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Pesquisa Veterinária Brasileira

Print version ISSN 0100-736XOn-line version ISSN 1678-5150

Pesq. Vet. Bras. vol.36  supl.1 Rio de Janeiro June 2016

http://dx.doi.org/10.1590/S0100-736X2016001300016 

ANIMAL MORPHOPHYSIOLOGY

Effects of chronic mild stress on parameters of bone assessment in adult male and female rats

Efeito do estresse moderado crônico sobre parâmetros de avaliação óssea em ratos adultos machos e fêmeas

Fabrício L. Valente2 

Anna Paula B.R. Ferreira3 

Leonardo D. da Costa4 

Mário J.Q. Louzada5 

Joaquin H. Patarroyo2 

Marlene I. Vargas2  * 

2Departamento de Veterinária, Universidade Federal de Viçosa (UFV), Campus Viçosa, Avenida Peter Henry Rolfs s/n, Viçosa, MG 36570-900, Brazil.

3Centro de Ciência Animal, Universidade Federal de Ouro Preto (UFOP), Morro do Cruzeiro, Ouro Preto, MG 35400-000, Brazil.

4Faculdade de Medicina Veterinária e Zootecnia, Universidade Estadual Paulista (Unesp), Campus Botucatu, Distrito de Rubião Júnior s/n, Botucatu, SP 18618-970, Brazil.

5Faculdade de Medicina Veterinária, Unesp, Campus Araçatuba, Rua Clóvis Pestana 793, Araçatuba, SP 16050-680, Brazil.

Abstract:

Osteoporosis is a multifactorial disease of high prevalence and has great impact on quality of life, because the effects on bone structure increase the risk of fractures, what may be very debilitating. Based on the observation that patients with depression have lower bone mineral density than healthy individuals, many studies have indicated that stress could be an aggravating factor for bone loss. This study evaluates the effect of a protocol of chronic mild stress (CMS) on parameters of bone assessment in male and female rats. Five 5-monh-old rats of each sex underwent a schedule of stressor application for 28 days. Stressors included cold, heat, restraint, cage tilt, isolation, overnight illumination, and water and food deprivation. Five rats of each sex were kept under minimum intervention as control group. The animals were weighed at beginning and end of the period, and after euthanasia had their bones harvested. Femur, tibia and lumbar vertebrae were analyzed by bone densitometry. Biomechanical tests were performed in femoral head and diaphysis. Trabecular bone volume was obtained from histomorphometric analysis of femoral head and vertebral body, as well as of femoral midshaft cross-sectional measures. Not all parameters analyzed showed effect of CMS. However, tibial and L4 vertebral bone mineral density and cross-sectional cortical/medullar ratio of femoral shaft were lower in female rats submitted to the CMS protocol. Among male rats, the differences were significant for femoral trabecular bone volume and maximum load obtained by biomechanical test. Thus, it could be confirmed that CMS can affect the balance of bone homeostasis in rats, what may contribute to the establishment of osteopenia or osteoporosis.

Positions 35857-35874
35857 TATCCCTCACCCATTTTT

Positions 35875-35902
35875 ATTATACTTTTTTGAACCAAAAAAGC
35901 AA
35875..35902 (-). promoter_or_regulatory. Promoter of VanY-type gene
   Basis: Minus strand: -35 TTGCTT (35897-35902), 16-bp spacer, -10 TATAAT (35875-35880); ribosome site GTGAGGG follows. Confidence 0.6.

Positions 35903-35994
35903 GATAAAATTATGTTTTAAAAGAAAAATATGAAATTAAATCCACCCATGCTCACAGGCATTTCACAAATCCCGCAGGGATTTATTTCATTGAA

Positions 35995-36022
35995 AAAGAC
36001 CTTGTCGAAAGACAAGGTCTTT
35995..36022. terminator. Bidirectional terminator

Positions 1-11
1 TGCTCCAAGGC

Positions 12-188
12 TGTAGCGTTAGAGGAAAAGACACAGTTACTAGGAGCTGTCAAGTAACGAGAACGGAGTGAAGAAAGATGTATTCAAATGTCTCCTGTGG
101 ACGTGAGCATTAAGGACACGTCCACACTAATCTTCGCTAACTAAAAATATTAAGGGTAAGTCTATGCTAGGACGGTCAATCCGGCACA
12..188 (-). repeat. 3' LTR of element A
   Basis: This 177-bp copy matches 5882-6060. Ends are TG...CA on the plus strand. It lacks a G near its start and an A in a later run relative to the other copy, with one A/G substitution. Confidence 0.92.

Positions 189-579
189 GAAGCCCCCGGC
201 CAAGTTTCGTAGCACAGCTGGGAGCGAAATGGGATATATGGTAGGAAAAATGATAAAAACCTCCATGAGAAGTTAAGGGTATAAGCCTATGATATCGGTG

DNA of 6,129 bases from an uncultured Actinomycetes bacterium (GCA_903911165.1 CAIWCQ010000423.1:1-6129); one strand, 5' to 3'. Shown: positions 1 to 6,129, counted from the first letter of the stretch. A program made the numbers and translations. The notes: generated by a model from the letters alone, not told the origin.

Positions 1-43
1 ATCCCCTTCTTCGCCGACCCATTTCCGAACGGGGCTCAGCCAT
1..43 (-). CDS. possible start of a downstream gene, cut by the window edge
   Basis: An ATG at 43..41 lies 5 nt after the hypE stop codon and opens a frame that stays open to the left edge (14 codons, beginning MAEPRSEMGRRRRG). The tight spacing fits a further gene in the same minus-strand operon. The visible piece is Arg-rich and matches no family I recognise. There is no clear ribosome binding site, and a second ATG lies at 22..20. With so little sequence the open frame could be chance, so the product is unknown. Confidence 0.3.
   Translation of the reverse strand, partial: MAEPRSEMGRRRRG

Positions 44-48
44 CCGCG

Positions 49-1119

Index Terms: Stress; osteoporosis; animal model; bone densitometry; bone histomorphometry; rat

Resumo: